Sticky work situation
November 20, 2009 9:38 AM   Subscribe

Sticky work situation, advice needed.

Had an incident at work last night around 2:00am, I made executive decision, my decision was correct (just trust me on that). Now there will be a post-mortem meeting to discuss what happened.

Thing is my supervisor is telling me to tell the higher ups a different reason for my decision than the actual reason, stating 'trust me, it will be easier this way' I actually think his reason is terrible and will make me look much worse. Do I give the actual reason for my decision or the tailored reasons my superior is suggesting?
posted by Cosine to Work & Money (17 answers total) 2 users marked this as a favorite
 
Has this supervisor lead you wrong before? How would you describe him or her as having "insider knowledge" about what works and doesn't work on a regular basis?
That said, I would always err on the side of caution and just tell the truth. You don't want to get busted as part of a coverup later on.
posted by amethysts at 9:41 AM on November 20, 2009 [1 favorite]


Leaving aside any moral questions here, It is unsafe to lie to the higher ups. Tell your supervisor that you appreciate his/her recommendation and respect his/her judgment, but that you need to be honest about why you did what you did so the higher ups can fairly assess it. I would be very deferential and respectful to your supervisor to help make your decision sell, but stick with the truth after you've given your supervisor a quick advance heads up on your plan.
posted by bearwife at 9:42 AM on November 20, 2009 [4 favorites]


If you get caught in a lie about this, the consequences will fall to you no matter how loudly you protest "But my boss TOLD ME TO!"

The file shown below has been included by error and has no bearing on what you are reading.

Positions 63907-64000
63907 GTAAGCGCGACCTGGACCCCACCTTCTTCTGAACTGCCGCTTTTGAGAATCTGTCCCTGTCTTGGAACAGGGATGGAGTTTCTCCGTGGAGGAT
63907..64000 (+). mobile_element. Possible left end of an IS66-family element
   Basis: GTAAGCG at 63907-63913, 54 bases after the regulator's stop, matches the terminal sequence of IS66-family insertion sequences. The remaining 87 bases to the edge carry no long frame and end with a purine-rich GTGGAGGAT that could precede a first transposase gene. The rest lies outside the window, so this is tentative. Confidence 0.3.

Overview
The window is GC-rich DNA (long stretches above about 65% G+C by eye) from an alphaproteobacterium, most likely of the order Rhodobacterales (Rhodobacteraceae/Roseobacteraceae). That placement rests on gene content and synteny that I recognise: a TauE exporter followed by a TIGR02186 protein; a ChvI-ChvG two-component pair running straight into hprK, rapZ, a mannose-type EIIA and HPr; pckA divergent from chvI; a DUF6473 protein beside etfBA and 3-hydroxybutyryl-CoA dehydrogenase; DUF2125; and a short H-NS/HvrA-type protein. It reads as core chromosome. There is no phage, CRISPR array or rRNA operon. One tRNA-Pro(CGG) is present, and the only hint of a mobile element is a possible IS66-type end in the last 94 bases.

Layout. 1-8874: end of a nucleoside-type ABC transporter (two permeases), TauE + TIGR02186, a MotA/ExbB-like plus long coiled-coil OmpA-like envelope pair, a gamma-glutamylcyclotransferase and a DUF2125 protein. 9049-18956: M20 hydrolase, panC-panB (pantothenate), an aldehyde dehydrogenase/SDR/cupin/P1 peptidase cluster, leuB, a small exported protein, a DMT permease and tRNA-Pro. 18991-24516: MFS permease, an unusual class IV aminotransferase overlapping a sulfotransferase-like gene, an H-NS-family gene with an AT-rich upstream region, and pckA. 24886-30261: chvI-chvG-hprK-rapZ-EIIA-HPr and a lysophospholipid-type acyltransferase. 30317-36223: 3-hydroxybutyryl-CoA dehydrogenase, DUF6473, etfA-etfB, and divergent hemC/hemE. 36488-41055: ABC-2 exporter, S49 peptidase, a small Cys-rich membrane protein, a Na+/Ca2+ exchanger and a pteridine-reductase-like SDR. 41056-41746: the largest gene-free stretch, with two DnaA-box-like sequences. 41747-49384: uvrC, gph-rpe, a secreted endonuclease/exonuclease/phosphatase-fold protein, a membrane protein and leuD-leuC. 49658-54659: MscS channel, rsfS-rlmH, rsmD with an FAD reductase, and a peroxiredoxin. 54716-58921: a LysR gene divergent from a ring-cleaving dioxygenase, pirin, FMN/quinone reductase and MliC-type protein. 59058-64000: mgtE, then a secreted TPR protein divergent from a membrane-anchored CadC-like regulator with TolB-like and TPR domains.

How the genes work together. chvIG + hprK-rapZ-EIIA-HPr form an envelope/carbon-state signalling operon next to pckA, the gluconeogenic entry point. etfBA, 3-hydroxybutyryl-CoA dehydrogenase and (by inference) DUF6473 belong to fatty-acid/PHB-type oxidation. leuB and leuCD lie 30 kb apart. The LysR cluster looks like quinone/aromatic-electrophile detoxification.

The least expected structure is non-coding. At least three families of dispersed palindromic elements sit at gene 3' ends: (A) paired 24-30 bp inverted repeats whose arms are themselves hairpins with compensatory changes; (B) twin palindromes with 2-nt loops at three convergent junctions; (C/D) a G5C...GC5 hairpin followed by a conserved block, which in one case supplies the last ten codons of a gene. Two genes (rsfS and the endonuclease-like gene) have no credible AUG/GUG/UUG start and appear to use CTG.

Be as diplomatic as you can with your supervisor, but tell the truth to the higher ups.

On preview: what bearwife said.
posted by Meg_Murry at 9:45 AM on November 20, 2009 [1 favorite]


Do you trust your boss?

Has he gone out of his way to help you before?

Is there any way he could benefit from you using his reason?

Could he know something you don't know?

Is he willing to explain beyond "trust me"?
posted by spaltavian at 9:47 AM on November 20, 2009


Do not lie. It leads to a whole bunch of actions that will lead to the discovery of the lie. Cover-ups get exposed because you have to take a series of actions to cover them up. You can bet people will look into the circumstances.

Tell him you made your decision and you're sticking by it.

More detail would help.
posted by Ironmouth at 9:52 AM on November 20, 2009


Can you give a tip of the hat to the explanation your boss wants you to use, but ultimately give your own rationale? For example, "While (boss's proposed explanation) was certainly a factor, ultimately it was because of (your actual explanation) that I decided to make the call I made." When in doubt, honesty is the best policy. Post-mortems are supposed to be held so we can share knowledge and learn to improve things in the future, not to place blame (though that does come into play). Since you made the right decision, I don't think you need to worry too much about blame in any case. You handled a difficult situation well and should be honest about what informed your response. Good luck!
posted by katemcd at 9:54 AM on November 20, 2009 [6 favorites]


Without knowing any details here, I would think the Big Cheeses are more concerned with the action and its consequences than with the justification. So, with that in mind, can you frame your statements as "Here's why this action was the right thing to do for the company: [my reason] PLUS [boss's reason]. By doing this, I prevented [bigger problem] and [dire consequences]."

It's less about what you were thinking at the time, and more about how to deal with the situation going forward. Your boss's angle may not have occurred to you at the moment, but it might retroactively work as additional support.

Of course, if the boss is proposing something really bad, take the advice upthread about declining diplomatically. In my experience, executives don't care what you were thinking except insofar as it gives them ideas how to spin a decision for the good of the company. (Or to justify letting you go.) They're not interested in soul-baring, just "how can we make this work for us?"

But don't lie - stuff has a way of getting found out.
posted by Quietgal at 10:12 AM on November 20, 2009 [3 favorites]